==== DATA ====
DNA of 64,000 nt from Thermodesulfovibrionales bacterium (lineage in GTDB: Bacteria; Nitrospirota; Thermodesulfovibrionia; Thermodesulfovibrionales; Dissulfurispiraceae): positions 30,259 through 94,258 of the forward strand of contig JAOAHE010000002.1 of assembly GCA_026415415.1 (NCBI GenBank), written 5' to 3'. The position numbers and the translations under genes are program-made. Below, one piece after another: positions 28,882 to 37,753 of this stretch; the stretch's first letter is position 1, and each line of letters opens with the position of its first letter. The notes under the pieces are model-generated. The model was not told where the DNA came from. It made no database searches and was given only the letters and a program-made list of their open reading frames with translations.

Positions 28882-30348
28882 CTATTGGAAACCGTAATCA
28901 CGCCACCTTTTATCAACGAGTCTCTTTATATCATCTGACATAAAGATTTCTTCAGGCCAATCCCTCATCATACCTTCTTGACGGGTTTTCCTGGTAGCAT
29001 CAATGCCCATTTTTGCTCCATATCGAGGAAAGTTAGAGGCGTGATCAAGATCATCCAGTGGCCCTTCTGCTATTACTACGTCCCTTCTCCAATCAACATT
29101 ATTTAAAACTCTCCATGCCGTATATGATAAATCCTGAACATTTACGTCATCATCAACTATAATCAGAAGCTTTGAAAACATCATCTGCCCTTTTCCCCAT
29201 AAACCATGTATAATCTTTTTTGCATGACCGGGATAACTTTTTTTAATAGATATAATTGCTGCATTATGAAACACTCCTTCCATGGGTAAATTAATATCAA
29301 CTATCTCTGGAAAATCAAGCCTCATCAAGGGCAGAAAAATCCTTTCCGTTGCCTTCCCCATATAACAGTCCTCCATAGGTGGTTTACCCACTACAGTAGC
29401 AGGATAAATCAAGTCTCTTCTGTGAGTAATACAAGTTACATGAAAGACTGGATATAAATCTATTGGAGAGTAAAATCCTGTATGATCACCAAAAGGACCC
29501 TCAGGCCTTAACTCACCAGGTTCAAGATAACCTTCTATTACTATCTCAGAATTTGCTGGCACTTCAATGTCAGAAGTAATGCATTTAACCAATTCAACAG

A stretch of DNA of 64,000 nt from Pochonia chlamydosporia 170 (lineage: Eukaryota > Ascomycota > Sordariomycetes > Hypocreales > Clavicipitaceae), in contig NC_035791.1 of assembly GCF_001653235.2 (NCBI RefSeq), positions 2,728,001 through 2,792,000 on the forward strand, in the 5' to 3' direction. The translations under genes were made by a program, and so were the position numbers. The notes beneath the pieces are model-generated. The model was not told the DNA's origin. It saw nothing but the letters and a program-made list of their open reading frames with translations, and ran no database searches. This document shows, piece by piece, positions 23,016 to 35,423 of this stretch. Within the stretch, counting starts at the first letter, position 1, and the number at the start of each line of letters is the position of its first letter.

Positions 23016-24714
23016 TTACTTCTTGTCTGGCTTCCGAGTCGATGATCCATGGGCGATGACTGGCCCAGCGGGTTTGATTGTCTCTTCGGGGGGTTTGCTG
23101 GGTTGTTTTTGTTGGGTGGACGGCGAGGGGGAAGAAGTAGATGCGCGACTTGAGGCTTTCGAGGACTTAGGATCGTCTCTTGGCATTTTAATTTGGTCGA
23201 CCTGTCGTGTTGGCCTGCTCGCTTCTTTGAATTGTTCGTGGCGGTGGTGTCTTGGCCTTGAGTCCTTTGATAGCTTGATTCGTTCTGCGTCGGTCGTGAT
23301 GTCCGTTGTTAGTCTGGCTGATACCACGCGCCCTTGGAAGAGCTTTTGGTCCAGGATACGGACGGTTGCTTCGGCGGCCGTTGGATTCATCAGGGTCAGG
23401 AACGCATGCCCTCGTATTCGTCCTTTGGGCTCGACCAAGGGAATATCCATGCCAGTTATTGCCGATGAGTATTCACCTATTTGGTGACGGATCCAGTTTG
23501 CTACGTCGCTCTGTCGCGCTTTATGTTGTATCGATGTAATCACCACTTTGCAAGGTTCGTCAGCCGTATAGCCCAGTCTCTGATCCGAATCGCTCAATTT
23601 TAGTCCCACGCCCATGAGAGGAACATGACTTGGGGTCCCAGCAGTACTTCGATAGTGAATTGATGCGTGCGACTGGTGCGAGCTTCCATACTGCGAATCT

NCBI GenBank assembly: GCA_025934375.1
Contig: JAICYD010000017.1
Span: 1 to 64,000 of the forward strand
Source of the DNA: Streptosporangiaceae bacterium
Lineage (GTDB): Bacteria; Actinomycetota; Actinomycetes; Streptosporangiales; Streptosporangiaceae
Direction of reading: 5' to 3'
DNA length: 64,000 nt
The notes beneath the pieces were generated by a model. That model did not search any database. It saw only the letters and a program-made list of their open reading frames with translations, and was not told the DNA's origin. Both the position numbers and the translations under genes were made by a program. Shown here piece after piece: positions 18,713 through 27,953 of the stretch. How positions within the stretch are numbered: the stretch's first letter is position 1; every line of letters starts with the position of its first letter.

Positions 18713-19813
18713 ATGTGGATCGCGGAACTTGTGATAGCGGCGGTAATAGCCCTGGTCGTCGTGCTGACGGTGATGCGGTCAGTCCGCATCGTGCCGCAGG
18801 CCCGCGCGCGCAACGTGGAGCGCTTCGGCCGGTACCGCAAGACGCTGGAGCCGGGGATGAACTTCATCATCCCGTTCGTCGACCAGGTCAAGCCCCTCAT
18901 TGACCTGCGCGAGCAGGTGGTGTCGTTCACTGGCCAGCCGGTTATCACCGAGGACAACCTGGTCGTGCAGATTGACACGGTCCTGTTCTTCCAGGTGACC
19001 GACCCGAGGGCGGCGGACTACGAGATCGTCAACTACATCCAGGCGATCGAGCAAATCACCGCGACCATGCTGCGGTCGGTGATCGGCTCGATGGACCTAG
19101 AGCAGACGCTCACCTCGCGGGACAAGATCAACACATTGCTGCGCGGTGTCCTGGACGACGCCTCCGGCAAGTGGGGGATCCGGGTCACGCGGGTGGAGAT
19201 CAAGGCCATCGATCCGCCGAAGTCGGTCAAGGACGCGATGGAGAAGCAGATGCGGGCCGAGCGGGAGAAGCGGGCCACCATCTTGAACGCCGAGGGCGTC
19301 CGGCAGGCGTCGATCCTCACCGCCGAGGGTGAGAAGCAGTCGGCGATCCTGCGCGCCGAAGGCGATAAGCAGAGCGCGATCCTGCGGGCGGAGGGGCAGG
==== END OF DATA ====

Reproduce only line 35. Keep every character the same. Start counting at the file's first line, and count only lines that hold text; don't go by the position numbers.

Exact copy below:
19301 CGGCAGGCGTCGATCCTCACCGCCGAGGGTGAGAAGCAGTCGGCGATCCTGCGCGCCGAAGGCGATAAGCAGAGCGCGATCCTGCGGGCGGAGGGGCAGG